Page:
Insulin induces calcium signals in the nucleus of rat hepatocytes

Authors

  • Michele A. Rodrigues,

    1. Department of Internal Medicine, Yale University School of Medicine, New Haven, CT
    2. Department of Physiology and Biophysics, Federal University of Minas Gerais, Belo Horizonte, Brazil
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  • Dawidson A. Gomes,

    1. Department of Internal Medicine, Yale University School of Medicine, New Haven, CT
    2. Department of Physiology and Biophysics, Federal University of Minas Gerais, Belo Horizonte, Brazil
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  • Viviane A. Andrade,

    1. Department of Biochemistry and Immunology, Federal University of Minas Gerais, Belo Horizonte, Brazil
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  • M. Fatima Leite,

    1. Department of Physiology and Biophysics, Federal University of Minas Gerais, Belo Horizonte, Brazil
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  • Michael H. Nathanson

    Corresponding author
    1. Department of Internal Medicine, Yale University School of Medicine, New Haven, CT
    • Digestive Diseases Section, Room TAC S241D, Yale University School of Medicine, New Haven, CT 06520-8019
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    • fax: 203-785-4306.


  • Potential conflict of interest: Nothing to report.

Abstract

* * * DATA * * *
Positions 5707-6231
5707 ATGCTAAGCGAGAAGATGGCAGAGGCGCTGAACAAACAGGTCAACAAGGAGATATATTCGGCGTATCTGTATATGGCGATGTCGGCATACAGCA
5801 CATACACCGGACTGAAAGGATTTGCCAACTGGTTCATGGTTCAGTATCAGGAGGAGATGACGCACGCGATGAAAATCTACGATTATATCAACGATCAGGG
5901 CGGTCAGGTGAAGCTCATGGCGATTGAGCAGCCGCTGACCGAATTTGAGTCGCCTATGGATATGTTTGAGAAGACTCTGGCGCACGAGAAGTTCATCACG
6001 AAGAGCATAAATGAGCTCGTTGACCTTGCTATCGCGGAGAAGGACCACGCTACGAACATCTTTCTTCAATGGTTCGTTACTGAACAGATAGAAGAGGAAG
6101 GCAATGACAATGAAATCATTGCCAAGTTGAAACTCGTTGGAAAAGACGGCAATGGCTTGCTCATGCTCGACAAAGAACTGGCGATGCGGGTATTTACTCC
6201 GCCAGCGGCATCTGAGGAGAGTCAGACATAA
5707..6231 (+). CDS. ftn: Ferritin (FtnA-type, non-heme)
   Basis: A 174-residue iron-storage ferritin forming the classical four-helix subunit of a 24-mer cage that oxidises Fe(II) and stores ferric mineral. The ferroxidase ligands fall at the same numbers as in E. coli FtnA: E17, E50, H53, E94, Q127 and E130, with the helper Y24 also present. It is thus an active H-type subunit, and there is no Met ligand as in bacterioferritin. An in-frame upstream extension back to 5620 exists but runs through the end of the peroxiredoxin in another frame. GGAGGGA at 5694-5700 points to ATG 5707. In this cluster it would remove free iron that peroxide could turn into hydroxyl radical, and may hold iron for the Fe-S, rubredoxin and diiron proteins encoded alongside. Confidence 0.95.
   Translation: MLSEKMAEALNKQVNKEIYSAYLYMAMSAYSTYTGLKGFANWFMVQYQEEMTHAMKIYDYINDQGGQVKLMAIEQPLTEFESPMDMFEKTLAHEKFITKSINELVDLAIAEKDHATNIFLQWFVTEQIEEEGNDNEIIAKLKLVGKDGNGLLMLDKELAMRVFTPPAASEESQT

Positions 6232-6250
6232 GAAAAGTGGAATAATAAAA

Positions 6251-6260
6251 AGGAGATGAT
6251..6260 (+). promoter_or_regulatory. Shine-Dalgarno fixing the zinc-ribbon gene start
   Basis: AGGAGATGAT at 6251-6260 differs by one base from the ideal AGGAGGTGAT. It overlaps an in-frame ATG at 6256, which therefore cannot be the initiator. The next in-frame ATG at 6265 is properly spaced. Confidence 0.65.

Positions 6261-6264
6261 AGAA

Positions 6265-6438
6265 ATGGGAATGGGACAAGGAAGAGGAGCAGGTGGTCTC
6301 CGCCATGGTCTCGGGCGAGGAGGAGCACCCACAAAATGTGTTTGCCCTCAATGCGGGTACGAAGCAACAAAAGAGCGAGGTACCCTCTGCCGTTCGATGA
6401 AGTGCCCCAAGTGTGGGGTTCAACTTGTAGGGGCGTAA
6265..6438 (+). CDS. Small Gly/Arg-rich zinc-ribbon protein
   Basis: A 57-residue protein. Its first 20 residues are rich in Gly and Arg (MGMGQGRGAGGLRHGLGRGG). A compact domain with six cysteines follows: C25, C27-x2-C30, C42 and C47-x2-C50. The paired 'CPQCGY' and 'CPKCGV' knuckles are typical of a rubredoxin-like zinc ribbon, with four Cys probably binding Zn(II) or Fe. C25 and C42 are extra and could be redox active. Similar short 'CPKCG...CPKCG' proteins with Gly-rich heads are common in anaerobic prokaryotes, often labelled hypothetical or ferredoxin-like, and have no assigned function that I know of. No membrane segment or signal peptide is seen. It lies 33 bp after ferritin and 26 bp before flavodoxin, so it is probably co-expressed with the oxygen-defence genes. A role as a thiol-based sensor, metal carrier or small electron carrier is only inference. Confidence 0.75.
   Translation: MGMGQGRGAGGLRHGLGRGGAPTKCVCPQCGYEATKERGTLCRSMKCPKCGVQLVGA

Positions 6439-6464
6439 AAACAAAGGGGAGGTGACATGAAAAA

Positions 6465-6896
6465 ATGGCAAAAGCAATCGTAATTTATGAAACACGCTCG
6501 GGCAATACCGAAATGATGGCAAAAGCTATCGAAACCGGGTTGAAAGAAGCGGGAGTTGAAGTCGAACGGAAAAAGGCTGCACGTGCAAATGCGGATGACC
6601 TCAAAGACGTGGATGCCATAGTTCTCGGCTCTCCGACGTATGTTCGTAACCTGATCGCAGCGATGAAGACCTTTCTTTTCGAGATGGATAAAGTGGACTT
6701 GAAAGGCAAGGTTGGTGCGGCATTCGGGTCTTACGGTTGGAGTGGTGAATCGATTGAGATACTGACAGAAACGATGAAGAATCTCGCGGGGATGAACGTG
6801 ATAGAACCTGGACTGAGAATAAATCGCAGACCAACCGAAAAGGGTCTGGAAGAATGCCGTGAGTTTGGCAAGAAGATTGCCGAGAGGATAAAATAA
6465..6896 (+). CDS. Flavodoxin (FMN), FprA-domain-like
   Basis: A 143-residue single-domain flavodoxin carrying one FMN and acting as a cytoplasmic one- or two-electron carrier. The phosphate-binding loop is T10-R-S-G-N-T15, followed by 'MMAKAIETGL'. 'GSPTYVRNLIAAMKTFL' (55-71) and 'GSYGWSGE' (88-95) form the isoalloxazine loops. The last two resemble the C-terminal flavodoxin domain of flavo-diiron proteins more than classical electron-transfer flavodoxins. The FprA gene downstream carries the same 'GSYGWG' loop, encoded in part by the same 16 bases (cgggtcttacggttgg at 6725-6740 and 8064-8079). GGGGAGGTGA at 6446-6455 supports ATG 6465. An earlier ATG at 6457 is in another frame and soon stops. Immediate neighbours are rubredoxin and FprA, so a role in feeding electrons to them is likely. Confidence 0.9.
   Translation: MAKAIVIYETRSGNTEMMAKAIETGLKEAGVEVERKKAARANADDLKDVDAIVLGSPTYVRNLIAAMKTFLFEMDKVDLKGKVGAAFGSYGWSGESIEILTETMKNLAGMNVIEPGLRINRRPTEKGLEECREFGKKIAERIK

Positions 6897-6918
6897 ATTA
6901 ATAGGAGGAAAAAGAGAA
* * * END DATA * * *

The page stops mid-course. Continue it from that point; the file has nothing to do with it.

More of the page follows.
Insulin is an hepatic mitogen that promotes liver regeneration. Actions of insulin are mediated by the insulin receptor, which is a receptor tyrosine kinase. It is currently thought that signaling via the insulin receptor occurs at the plasma membrane, where it binds to insulin. Here we report that insulin induces calcium oscillations in isolated rat hepatocytes, and that these calcium signals depend upon activation of phospholipase C and the inositol 1,4,5-trisphosphate receptor, but not upon extracellular calcium. Furthermore, insulin-induced calcium signals occur in the nucleus, and are temporally associated with selective depletion of nuclear phosphatidylinositol bisphosphate and translocation of the insulin receptor to the nucleus. These findings suggest that the insulin receptor translocates to the nucleus to initiate nuclear, inositol 1,4,5-trisphosphate-mediated calcium signals in rat hepatocytes. This novel signaling mechanism may be responsible for insulin's effects on liver growth and regeneration. (HEPATOLOGY 2008.)

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